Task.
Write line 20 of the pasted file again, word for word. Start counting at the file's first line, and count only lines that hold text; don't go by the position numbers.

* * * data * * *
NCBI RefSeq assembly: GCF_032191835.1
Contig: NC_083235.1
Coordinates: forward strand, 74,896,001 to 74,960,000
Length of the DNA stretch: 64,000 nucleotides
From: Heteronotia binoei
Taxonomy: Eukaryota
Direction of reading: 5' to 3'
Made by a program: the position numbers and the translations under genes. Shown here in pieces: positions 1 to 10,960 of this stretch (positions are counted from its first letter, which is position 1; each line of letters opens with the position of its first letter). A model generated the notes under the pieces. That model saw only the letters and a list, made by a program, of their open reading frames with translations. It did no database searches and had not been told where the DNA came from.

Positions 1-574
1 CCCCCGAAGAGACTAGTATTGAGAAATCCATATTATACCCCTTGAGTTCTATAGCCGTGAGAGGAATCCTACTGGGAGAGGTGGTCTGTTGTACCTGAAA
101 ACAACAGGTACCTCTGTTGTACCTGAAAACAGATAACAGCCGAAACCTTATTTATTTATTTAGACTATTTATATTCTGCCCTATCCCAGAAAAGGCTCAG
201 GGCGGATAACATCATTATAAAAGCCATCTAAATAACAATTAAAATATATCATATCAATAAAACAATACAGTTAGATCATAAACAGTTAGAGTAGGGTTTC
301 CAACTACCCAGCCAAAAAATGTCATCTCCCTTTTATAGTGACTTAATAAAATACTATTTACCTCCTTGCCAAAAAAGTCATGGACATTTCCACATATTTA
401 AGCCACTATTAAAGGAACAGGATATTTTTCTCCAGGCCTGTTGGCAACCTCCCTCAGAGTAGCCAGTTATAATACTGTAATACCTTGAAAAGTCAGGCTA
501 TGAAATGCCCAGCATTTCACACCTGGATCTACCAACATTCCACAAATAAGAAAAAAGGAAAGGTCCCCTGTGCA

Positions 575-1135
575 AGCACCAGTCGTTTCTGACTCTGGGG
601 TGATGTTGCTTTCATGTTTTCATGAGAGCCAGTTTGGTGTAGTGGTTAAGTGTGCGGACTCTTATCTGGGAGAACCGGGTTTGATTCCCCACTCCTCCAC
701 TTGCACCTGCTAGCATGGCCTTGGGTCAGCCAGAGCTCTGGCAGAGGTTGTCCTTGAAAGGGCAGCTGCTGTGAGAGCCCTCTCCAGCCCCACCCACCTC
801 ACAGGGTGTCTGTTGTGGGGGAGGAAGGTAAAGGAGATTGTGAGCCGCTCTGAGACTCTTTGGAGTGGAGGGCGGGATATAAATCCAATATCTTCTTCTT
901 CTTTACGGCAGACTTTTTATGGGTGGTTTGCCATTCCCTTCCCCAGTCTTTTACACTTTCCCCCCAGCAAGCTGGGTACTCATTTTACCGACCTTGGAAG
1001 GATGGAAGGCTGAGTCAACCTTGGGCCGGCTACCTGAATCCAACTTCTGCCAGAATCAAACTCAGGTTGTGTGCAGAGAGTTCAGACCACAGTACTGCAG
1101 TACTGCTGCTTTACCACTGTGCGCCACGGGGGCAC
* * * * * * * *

801 ACAGGGTGTCTGTTGTGGGGGAGGAAGGTAAAGGAGATTGTGAGCCGCTCTGAGACTCTTTGGAGTGGAGGGCGGGATATAAATCCAATATCTTCTTCTT